First, if your friend has cirrhosis they should be under care of a hepatologist at a liver transplant center. This is the most important thing that needs to be done if it hasn't already.
I assume he is having complication from his liver disease. This is known as decompensated cirrhosis or End-Stage Liver Disease (ESLD).
A transplant center will provide him with all the information he needs based on his on particular health needs. In fact the transplant center should be his primary source from all treatment options, diet and exercise to keep him healthy and strong to prevent or slow the progress of his liver disease.
All we can provide is a general diet as we are not aware of his true condition and any other medical problems he may have. He should be talking to his hepatologist regarding any questions he has as only his hepatologist knows the true nature and extent of his illness.
That said, here are some general guidelines regarding diet for patients with cirrhosis.
From About.com hepatitis:
"The best diet for someone with cirrhosis might surprise you: it's very close to the one you needed before you had cirrhosis. A good rule of thumb is that a healthful diet is helpful for just about anyone -- and this is especially true if you have cirrhosis. Foods like fruits, vegetables, whole grains and proteins of proper types and in proper amounts are very appropriate.
What to Avoid:
There are two things you should avoid: alcohol and high-fat foods. For people with cirrhosis, regardless of the cause, alcohol should be completely avoided. And, diets high in fat for people with cirrhosis may cause potential digestion problems. The body digests (breaks down) fats using bile, which is a yellow-green fluid made in the liver. When the liver is damaged, the production and supply of bile may be affected.
However, it is important not to avoid fat entirely because the body requires a daily supply to remain healthy. Here, as is with much of proper nutrition, moderation and good selection is the key. For your dietary fat, choose foods like nuts, avocados, fish and plant oils.
With that said, you may need to further change your diet if you have complications from cirrhosis, according to your doctor's recommendations. Three relatively common complications are ascites, hypoglycemia and encephalopathy.
Ascites, which is the accumulation of large amounts of fluid in the abdomen, is aggravated by a diet high in salt, so doctors usually require a strict no-salt diet for cirrhosis with ascites. This is difficult to follow in today's highly processed marketplace because most prepackaged foods have a lot of added sodium (salt). When shopping for groceries, some good advice would be to skip the middle aisles and buy most of your food from along the walls, where the store keeps fresh meats, fruits and vegetables -- foods all relatively low in sodium.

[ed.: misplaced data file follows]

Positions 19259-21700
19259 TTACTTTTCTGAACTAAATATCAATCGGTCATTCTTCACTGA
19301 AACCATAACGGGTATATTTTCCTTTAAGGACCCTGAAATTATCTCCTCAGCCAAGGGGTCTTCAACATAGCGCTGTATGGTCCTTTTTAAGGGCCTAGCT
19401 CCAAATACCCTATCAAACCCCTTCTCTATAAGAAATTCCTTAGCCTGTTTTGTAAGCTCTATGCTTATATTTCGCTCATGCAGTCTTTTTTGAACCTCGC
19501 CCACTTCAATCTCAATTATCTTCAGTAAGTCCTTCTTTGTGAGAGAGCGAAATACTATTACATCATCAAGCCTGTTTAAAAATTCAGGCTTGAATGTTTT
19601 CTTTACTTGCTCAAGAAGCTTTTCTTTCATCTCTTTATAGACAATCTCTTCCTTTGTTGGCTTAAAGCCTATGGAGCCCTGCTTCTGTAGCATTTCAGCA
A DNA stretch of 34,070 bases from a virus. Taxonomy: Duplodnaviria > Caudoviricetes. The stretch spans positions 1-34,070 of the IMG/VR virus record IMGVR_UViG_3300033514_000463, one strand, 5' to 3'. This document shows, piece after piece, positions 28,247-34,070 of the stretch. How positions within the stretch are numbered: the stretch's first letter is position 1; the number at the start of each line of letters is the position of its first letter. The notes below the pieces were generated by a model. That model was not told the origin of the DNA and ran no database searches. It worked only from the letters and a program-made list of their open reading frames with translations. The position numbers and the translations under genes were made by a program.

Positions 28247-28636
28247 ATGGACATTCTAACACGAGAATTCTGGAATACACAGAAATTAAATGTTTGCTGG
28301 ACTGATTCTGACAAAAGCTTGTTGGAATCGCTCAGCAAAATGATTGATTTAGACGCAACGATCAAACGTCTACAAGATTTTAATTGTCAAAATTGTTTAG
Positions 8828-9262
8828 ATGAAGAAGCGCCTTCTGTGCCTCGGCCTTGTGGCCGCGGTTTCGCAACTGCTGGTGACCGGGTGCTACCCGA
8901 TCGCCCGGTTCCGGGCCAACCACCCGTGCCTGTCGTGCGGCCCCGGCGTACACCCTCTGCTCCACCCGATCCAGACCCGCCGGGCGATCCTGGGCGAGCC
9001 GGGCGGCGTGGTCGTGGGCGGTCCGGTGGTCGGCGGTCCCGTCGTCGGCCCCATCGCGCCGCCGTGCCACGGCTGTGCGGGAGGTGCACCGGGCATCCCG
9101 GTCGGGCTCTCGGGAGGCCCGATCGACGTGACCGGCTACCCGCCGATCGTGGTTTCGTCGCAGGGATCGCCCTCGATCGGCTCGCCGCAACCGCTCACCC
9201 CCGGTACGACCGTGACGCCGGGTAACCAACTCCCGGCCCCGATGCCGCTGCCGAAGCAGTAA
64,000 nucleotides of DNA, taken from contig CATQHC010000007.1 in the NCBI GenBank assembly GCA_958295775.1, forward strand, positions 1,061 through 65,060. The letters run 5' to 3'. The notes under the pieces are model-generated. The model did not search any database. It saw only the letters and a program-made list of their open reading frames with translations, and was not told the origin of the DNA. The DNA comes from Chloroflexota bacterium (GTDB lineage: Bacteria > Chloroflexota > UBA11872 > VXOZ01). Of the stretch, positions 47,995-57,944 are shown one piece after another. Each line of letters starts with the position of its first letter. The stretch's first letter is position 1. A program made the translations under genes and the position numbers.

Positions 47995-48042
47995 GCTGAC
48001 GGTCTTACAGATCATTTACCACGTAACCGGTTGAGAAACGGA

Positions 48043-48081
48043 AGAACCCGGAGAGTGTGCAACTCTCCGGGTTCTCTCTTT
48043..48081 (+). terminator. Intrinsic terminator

Hypoglycemia, or low blood sugar, is another common problem of cirrhosis. If you experience this, you will need a diet of small, frequent meals that include complex carbohydrates such as breads, pastas and rice. Hypoglycemia, also known as low blood sugar, causes many symptoms including fatigue, confusion and heart flutters because -- in the case of cirrhosis -- the liver isn't able to store enough energy (in the form of glycogen, a chemical the body uses for quick energy). Since the body is able to quickly break down carbohydrates and use them for energy, this can help smooth out the problems caused by hypoglycemia.
Encephalopathy. When the liver is injured, as with hepatitis, the liver can't handle normal amounts of protein. Protein, which the body uses for growth, maintenance and energy, is supplied from the diet in animal products like meat and eggs, and from plants like beans. When the body gets too much protein, a serious complication called encephalopathy can happen. This is because of the accumulation of large amounts of ammonia, a by-product from the digestion of too much protein, which is toxic to the brain. This is a life-threatening condition that can be prevented in people with cirrhosis by eating small amounts of protein."
In summary he needs to eat healthy unprocessed food no restaurant food with a low sodium/salt content.
No red meat. Chicken and cooked fish are good sources of protein.
No NSAIDS such as aspirin, Ibuprofen, etc. Only Tylenol/Acetaminophen is limited dose. He should consult his doctor as to how much he can take per day for pain.
Of course no alcohol or any other toxic substance.
All foods, vitamins or supplements need to be approved by his hepatologist FIRST. As some can cause liver failure depending on how damaged the liver is.
Is he listed for a liver transplant? Is he currently taking drugs to manage his complications and symptoms from his cirrhosis?
Good luck to the both of you.
What would we do without you, Hector? Your impeccable advise and constant calming influence are so invaluable to this forum. Thank you again for being there.